The stock market is not the economy, the old saying goes. But it didn’t feel like it Monday.

Oil dropped 24% in a single day, the worst since the Gulf War in 1991. The Dow Jones Industrial Average shed a stunning 2,014 points, the S&P 500 tanked 7.6% and the tech-heavy NASDAQ plunged nearly 7.3% — all signals investors believe the spreading coronavirus carries broadly negative implications for the economy at home and abroad.

Hometown General Motors Co. slid nearly 14% and a share of Ford Motor Co. could be had for roughly the cost of a coupla nonfat lattes at Starbucks, closing at $5.90. The upshot is growing concern the market unease could spread to would-be consumers, slowing the go-go U.S. market of nearly the past decade and testing the ability of Detroit's automakers to weather a downturn.

Absent a clear plan and measured reassurance from the White House, the uncertainty is forcing investors to reassess the outlook for growth, corporate earnings and likelihood the collateral damage could tip the U.S. economy into recession just in time for a presidential election. Fear is palpable, exacerbated by confusing signals from President Donald Trump playing scientist and scientists struggling to correct the record.

The speed at which it's all happening is breathtaking, proving two things: One, that the interconnected global economy is a fact of life. And that reality is not easily unwound by populist fervor for Trump in United States, Brexit in the United Kingdom and renewed nationalist sentiments in western Europe.

Second, that the digital information age enabled by the internet and smartphones turbo-charges the trends; magnifies the voice of a president predisposed to popping off on Twitter — "Good for the consumer, gasoline prices coming down!," Trump tweeted. "So much FAKE NEWS!" And it empowers efforts at misinformation that easily can turn anxiety into panic.

"February 2020 will mark a turning point in the U.S. economy," Comerica Bank's chief economist, Robert Dye, wrote in a note published before the markets closed Monday. "Economic data collected prior to the end of February shows a strong U.S. economy on the firm foundation of a healthy household sector.

"Data from March, which will be visible in April and beyond, will begin to show us the impact of the global coronavirus outbreak. ... The outbreak, and our reaction to it, is already weighing on the U.S. economy in four ways."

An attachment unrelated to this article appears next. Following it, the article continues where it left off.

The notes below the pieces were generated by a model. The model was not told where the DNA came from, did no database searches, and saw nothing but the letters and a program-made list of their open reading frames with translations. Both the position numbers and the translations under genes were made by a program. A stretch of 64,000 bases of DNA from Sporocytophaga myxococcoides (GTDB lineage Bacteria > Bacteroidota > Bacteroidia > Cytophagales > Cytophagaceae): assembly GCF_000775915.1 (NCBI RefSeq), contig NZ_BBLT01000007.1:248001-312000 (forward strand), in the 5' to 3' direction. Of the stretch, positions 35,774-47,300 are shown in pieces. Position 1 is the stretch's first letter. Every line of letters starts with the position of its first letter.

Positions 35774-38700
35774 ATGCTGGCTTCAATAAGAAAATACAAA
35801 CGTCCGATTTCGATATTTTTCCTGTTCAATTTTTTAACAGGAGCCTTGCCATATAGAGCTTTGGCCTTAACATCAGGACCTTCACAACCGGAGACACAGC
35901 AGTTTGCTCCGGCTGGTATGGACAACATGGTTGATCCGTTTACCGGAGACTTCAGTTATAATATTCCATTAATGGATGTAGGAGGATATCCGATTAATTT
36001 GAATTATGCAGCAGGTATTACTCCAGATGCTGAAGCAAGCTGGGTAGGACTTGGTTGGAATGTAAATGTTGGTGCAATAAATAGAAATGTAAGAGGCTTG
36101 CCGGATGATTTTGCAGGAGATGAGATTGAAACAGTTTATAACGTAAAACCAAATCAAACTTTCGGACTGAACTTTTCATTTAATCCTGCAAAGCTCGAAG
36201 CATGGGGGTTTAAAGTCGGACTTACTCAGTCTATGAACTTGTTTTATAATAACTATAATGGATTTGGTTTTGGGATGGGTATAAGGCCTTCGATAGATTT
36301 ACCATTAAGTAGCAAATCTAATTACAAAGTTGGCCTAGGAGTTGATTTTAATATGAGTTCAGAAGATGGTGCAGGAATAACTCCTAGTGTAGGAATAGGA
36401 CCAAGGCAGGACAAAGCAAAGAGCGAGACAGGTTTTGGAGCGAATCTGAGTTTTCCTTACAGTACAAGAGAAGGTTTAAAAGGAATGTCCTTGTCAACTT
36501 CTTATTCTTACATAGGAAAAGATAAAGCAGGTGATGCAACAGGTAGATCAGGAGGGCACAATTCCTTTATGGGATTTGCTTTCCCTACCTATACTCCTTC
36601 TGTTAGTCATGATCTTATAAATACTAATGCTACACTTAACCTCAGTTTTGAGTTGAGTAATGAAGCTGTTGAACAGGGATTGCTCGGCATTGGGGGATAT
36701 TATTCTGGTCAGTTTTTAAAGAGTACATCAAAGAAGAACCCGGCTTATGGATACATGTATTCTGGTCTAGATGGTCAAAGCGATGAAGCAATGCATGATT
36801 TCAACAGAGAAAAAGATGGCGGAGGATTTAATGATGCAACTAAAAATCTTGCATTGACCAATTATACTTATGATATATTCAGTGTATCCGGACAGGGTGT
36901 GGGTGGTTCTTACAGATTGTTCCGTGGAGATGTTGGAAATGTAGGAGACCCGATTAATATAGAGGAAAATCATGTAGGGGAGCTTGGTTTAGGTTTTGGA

First, "global demand destruction" as businesses and plants in China shut down for an extended New Year's holiday in a bid to corral the virus outbreak was traced to the city of Wuhan. Second, production stops slowed global supply chains already stressed by the Trump administration tariffs on Chinese-made goods.

Third, the impacts of interrupted Chinese production and the country's slowdown of imports from abroad, including the United States, raised fears of slowing growth that heightened anxiety on financial markets. The result: a dizzying selloff from highs reached on Feb. 19, less than three weeks ago.

Fourth, growing concern that "demand destruction" inside the United States by consumers who chose not to fly, to use taxis and ride-hailing services, to attend conferences and public events will slow growth and undermine both business and consumer confidence.

And the production shutdown of Boeing Co.'s 737 Max airliner, now a year long, is rippling through a supply base staring at an uncertain future. Add the global demand destruction caused by coronavirus and financial market volatility, and the result could be what economists call "three coincident events to knock the U.S. economy into recession."

"We are forecasting a very cool, but positive, growth for the U.S. economy through the first half of 2020," wrote Comerica's Dye. "We have increased our subjective probabilities of recession due to increased downside risk for the U.S. economy. We expect to see an above-trend rebound visible by early 2021. However, it would be an oversell to call it a V-shaped recovery."

The implications of such economic turmoil on the looming presidential election cannot be overstated. A celebrated CEO before his improbable 2016 win, Trump places enormous political importance on the performance of American equity markets — effectively considering their performance a proxy for his own.

When they're up, as they've been pretty consistently since his inauguration, he's good. When they aren't, especially over the past two weeks, not so much. But he's not alone, frankly: the fortunes of Detroit's automakers, too, closely track the national economic mood.

I'm sure I'm not the only one around here to shudder at confirmation that the last time oil prices dropped so far in a single day was in the run up to the first Gulf War. That's what helped precipitate a crisis at GM that culminated in the boardroom coup of the early 1990s, a faint harbinger of the bankruptcy reckoning in 2009.

Today is not then. But it's nonetheless shaping up to be a challenge that will test the mettle of leaders from Washington to Detroit and beyond.

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Daniel Howes’ column runs most Tuesdays, Thursdays and Fridays. Follow him on Twitter @DanielHowes_TDN. Or listen to his Saturday podcasts at or on Michigan Radio, 91.7 FM.

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